Architecture - Tenerife
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From the time of the first colonisation to the 21st century, the Island has undergone a series of changes and has transitioned through a variety of architectural styles that are plain to see as you walk through its streets. From Baroque to Neoclassicism, through modernism and sober post-war architecture, the miscellaneous construction styles create a certain charm that one cannot help but admire.

When visualising how people will live in the future, it is impossible not to create a mental image of their buildings, cities and means of transport. Looking at some of the elements that make up Tenerife's avant-garde architecture, such as the Adán Martín Tenerife Auditorium or the Tenerife Art Space (TEA), you will be transported to a future that is present on the Island and can take in the unique creations with their sinuous curves, vertical gardens, open spaces and even delicate tear drop-shaped lights. The future is here!

Traditional styles are timeless. And this is particularly true in architecture. This is what makes strolling through Tenerife's historic town centres such an enriching experience. Among the most illustrative examples are the historic quarters of La Laguna, a UNESCO World Heritage Site, Garachico which has won several Gold Medals for Fine Arts since 1980, and La Orotava as a declared Historic-Artistic Site. The hamlet of Masca is another traditional architectural settlement of significant value, set in a stunning landscape with beautiful white houses dotted here and there. Although much of the traditional Canarian architecture was influenced largely by Andalusia and Portugal, it soon took on a character of its own. The stately homes and some of the more humble houses show beautiful examples of Canarian balconies made of the local Canarian pine wood. These balconies can be found all over the Island, but those in La Orotava deserve special mention, particularly when they are carefully decorated during the Corpus Christi celebrations, as well as the balconies that adorn the façades of San Cristóbal de la Laguna's most illustrious buildings. Another traditional feature are the inner patios with their gardens, some of which are enhanced by wooden verandas on the top floor. These patios were the hub of family life, as, in addition to letting in light and fresh air, the most wealthy homes had their own well supplying water for the whole house.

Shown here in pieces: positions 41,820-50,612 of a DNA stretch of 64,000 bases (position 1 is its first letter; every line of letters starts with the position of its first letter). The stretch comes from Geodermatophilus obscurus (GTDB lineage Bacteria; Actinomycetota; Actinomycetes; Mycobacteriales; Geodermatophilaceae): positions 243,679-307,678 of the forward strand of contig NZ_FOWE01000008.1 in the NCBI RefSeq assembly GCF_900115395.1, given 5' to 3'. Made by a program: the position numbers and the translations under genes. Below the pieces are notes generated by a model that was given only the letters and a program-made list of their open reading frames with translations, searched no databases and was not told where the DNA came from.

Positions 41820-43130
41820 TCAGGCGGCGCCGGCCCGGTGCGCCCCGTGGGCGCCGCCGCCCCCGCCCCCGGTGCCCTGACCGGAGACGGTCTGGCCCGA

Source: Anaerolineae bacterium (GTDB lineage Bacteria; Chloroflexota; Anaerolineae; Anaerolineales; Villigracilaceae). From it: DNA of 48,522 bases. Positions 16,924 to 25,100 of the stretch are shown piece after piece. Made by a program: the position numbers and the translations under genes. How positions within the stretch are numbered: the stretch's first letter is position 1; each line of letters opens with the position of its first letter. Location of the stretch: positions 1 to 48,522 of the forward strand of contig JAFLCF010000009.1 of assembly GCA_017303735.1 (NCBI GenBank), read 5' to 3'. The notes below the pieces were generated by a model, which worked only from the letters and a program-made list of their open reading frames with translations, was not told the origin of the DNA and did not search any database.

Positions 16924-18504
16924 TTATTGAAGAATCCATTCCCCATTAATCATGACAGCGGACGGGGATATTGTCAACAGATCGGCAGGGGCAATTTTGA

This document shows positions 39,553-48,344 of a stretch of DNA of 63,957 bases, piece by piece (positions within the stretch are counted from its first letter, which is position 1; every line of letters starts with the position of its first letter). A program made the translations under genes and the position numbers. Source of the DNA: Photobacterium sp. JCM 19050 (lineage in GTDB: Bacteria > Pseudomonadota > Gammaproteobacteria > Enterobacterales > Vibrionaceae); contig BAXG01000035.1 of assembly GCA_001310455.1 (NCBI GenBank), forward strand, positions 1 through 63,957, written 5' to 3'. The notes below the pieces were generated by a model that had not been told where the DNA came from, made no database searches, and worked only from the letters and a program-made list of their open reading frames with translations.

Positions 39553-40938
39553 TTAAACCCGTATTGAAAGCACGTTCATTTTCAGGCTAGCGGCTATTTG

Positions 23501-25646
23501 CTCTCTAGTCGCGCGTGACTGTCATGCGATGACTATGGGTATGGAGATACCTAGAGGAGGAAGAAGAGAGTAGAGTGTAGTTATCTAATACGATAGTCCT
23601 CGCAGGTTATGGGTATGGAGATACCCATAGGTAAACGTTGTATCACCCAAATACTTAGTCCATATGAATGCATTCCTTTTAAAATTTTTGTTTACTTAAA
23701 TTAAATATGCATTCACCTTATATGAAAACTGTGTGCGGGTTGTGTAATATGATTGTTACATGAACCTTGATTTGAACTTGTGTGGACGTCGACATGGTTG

Tenerife's traditional architecture is generally characterised by masonry load bearing walls and stone slabs at the corners, using pine wood for features and Arabic roof tiles or the more typical Spanish curved tiles.

As for official religious architecture, Tenerife is home to an array of buildings that reflect the different artistic trends of their times, from Baroque churches to Neoclassical and modernist constructions. These influences were also taken on by the wealthier families, who included them in their homes as a form of ostentation. Come and see it all for yourself!


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